East and Southeast Africa

Boron maximizes crop production

Agriculture is one of East Africa's most important sectors, with about 80% of the population depending on agriculture for their livelihood. With high populations, small land sizes, and lack of access to new agricultural tools and information, the region has long suffered from low agricultural productivity and food insecurity. Despite these challenges, the countries of east and southeast Africa support diverse farming systems, from the humid highlands of Uganda to the coastal areas of Tanzania and Kenya and the dry lands of Sudan and Ethiopia.

Maize, cassava, millet, sorghum, sweet potatoes, beans, and groundnuts are commonly grown in most areas, along with intensive vegetable, coffee, and tea production. Maize is Kenya's principal staple crop, followed by legumes. Tea and coffee are major exports in both Kenya and Rwanda, which also exports dry beans, potatoes, maize, rice, and cassava to neighboring countries. However, soil erosion caused by planting on slopes combined with poor soil fertility challenge Rwandan farmers to increase output.

In contrast, Uganda’s fertile soil and moderate climate have contributed to the country's agricultural success. Most areas receive plenty of rain, leading to healthy yields of food crops and major cash crops such as coffee, cotton, tea, and tobacco.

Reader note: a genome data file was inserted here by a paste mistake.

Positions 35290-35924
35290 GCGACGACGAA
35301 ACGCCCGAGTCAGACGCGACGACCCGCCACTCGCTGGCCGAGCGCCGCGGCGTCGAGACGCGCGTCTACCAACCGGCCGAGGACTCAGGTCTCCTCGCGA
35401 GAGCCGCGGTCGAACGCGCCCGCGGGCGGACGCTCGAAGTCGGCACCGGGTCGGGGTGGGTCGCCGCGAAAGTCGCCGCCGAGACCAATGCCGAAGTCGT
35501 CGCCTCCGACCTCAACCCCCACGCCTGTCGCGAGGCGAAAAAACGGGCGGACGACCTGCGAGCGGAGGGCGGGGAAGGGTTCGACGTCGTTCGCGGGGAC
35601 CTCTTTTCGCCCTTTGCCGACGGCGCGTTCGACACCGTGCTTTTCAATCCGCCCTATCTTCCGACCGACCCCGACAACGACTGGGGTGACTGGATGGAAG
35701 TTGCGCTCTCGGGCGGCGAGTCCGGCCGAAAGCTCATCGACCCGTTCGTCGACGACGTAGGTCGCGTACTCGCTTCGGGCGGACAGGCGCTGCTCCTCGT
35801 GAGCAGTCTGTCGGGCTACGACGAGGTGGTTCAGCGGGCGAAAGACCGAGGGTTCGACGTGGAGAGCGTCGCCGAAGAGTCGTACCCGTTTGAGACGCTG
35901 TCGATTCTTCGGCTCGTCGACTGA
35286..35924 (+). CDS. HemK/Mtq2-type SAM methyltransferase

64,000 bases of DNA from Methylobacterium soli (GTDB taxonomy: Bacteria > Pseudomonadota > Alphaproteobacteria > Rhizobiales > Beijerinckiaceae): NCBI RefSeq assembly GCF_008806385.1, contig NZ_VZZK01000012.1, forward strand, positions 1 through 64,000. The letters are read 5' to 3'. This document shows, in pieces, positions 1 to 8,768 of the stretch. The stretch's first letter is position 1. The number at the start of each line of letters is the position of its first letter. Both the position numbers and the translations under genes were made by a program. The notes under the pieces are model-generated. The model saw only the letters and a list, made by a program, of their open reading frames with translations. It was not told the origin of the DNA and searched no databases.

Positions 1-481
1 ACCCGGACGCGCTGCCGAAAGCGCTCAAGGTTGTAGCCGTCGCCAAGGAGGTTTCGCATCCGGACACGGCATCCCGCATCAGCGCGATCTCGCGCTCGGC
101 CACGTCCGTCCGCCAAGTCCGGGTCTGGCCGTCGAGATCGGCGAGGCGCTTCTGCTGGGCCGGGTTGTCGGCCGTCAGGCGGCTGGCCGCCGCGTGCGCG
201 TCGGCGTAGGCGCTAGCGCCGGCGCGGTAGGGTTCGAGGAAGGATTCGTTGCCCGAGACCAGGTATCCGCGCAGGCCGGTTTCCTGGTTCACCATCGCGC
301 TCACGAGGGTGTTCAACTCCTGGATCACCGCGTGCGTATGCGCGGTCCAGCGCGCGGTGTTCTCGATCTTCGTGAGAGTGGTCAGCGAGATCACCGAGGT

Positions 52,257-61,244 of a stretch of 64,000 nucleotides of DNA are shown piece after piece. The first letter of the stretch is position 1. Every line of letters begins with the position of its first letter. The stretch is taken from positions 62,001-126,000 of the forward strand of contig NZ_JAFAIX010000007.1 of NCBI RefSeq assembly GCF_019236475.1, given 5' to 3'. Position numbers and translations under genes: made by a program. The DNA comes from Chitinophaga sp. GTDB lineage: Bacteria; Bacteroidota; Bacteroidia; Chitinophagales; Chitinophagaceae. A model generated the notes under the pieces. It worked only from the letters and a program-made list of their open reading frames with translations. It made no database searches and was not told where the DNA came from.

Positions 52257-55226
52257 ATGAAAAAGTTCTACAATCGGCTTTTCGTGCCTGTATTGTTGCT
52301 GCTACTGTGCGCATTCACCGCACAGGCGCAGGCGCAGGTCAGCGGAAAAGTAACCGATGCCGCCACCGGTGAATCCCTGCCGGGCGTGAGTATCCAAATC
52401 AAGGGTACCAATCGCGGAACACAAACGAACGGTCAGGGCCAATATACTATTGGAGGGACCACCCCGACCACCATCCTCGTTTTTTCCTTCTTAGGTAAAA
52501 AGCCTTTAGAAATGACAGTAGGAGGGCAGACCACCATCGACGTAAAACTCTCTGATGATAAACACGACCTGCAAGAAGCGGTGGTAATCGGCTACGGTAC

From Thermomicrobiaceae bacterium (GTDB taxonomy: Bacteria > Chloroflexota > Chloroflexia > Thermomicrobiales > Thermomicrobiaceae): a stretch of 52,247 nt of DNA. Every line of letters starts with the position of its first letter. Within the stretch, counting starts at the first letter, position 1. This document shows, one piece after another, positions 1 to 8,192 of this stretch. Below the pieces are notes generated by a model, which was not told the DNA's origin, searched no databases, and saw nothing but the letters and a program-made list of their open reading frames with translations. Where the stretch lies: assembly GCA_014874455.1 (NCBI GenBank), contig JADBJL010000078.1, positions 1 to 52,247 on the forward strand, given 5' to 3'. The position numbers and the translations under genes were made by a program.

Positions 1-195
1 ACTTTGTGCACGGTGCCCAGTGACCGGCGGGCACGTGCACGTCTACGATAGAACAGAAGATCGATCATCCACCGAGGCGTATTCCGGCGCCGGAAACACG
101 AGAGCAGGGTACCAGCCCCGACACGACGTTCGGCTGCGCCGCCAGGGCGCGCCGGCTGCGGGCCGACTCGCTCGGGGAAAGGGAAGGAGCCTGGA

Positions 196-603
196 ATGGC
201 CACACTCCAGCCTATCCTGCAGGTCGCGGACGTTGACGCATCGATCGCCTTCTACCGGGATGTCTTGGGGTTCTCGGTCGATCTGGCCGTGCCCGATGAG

In a region dominated by smallholder mixed farming, greater agricultural investment and government support is making a difference. In Ethiopia, for example, the government sponsors the use of macro- and micronutrients—a practice that can transform food production and create food security.

Featured Crops

University research found yield increases ranging from 9-37 bushels of corn per acre where boron was added. Corn requires high levels of all nutrients to ensure maximum economic yields.
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Sweet potato
Boron deficiency symptoms usually appear in the latter part of the season.
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Under normal growing conditions, boron can maximize forage sorghum yields.
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Improve Soil Conditions with Boron Supplementation

Growers in East Africa can benefit from diagnosing and treating boron deficiencies. Valuable crops such as coffee, cotton, tobacco, and maize suffer without adequate boron. Tobacco, for instance, can suffer from dieback and malformed, brittle leaves.

Horticultural flower growers, particularly those in the Kenyan rose market, also rely on boron for healthy crops. Ultimately, the application of boron leads to more productivity and higher yields per hectare, an important gain for small landholders.

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U.S. Borax, part of Rio Tinto, is a global leader in the supply and science of borates—naturally-occurring minerals containing boron and other elements. We are 1,000 people serving 650 customers with more than 1,800 delivery locations globally. We supply around 30% of the world’s need for refined borates from our world-class mine in Boron, California, about 100 miles northeast of Los Angeles. Learn more about Rio Tinto.

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